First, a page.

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Will there ever be a mile-high skyscraper? - Stefan Al


8,336 Questions Answered

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In 1956, architect Frank Lloyd Wright proposed a mile-high skyscraper, a building five times as high as the Eiffel Tower. While this massive tower was never built, today bigger and bigger buildings are going up around the world. How did these impossible ideas turn into architectural opportunities? Stefan Al explains how these megastructures became fixtures of our city skylines.

Additional Resources for you to Explore

Architect Frank Lloyd Wright’s Mile High Tower in 1956, although never realized, closely resembles giant skyscrapers that are being constructed today, such as the Jeddah Tower. Wright intuitively designed the tower as a steeple to minimize wind pressure. Read here more about why his tower is increasingly relevant today in this preview of Stefan Al’s new book on supertall buildings.

In some areas, in particular near the Pacific Ocean, skyscrapers are built to withstand the strong pressure of extreme winds during typhoons and hurricane. In other areas, such as near fault lines, skyscrapers are constructed to survive earthquakes. Sometimes, skyscrapers are built to be withstand both. For instance, the tuned mass damper of the Taipei 101 skyscraper helps decrease the lateral displacements of both typhoons and earthquakes. See this TED-Ed video on why buildings collapse during earthquakes and how this can be prevented. Concrete, the world’s most widely used construction material, can be reinforced with steel bars or fibers to make it more resilient for earthquakes. And some people are even working on self-healing concrete, as this TED-Ed video shows, with concrete that can repair its own cracks.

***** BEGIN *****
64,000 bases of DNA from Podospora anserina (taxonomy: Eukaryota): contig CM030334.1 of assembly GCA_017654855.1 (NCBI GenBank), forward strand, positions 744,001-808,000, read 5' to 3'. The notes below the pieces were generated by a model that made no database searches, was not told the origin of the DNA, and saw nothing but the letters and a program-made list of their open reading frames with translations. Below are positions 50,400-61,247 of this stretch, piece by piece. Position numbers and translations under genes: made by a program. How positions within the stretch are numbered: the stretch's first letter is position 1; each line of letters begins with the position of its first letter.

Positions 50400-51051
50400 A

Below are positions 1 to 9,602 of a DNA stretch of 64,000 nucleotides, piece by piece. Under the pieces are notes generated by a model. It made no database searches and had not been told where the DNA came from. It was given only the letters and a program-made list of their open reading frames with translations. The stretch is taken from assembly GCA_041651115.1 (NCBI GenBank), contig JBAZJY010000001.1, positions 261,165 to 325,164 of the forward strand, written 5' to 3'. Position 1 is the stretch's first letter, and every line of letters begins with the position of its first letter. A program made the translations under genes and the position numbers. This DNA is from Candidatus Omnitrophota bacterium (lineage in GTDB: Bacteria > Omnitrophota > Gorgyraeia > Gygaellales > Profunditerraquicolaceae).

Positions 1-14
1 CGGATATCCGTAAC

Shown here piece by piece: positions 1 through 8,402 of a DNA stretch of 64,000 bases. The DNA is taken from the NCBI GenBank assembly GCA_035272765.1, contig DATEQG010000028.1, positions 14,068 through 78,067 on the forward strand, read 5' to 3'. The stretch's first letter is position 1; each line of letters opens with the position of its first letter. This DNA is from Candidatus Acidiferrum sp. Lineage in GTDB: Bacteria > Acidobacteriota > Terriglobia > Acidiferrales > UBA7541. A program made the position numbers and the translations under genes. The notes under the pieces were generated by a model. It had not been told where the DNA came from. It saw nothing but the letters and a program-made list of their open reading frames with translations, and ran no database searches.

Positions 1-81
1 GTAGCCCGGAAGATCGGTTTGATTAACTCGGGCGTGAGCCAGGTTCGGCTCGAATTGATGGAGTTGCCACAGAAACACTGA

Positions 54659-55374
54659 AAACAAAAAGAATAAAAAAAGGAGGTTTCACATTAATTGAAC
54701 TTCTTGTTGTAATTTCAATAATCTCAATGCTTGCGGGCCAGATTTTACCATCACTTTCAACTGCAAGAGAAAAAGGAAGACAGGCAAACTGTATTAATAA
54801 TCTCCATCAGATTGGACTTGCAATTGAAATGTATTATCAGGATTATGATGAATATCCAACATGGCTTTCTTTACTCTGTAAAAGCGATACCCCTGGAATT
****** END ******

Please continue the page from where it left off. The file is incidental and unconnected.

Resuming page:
If you want to find out more about the world’s 100 tallest skyscrapers, it is worth checking out the Skyscraper Center, The Global Tall Building Database of the Council of Tall Buildings and Urban Habitats. You can see what materials the towers are made of and what type of functions they contain. Which skyscraper is your favorite?

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TED-Ed Animations feature the words and ideas of educators brought to life by professional animators. Are you an educator or animator interested in creating a TED-Ed Animation? Nominate yourself here »

Meet The Creators

  • Educator Stefan Al
  • Director Franz Palomares
  • Narrator Addison Anderson
  • Designer Tara Sunil Thomas
  • Illustrator Tara Sunil Thomas
  • Content Producer Gerta Xhelo
  • Editorial Producer Alex Rosenthal
  • Associate Producer Bethany Cutmore-Scott
  • Fact-Checker Joseph Isaac
  • Associate Editorial Producer Dan Kwartler

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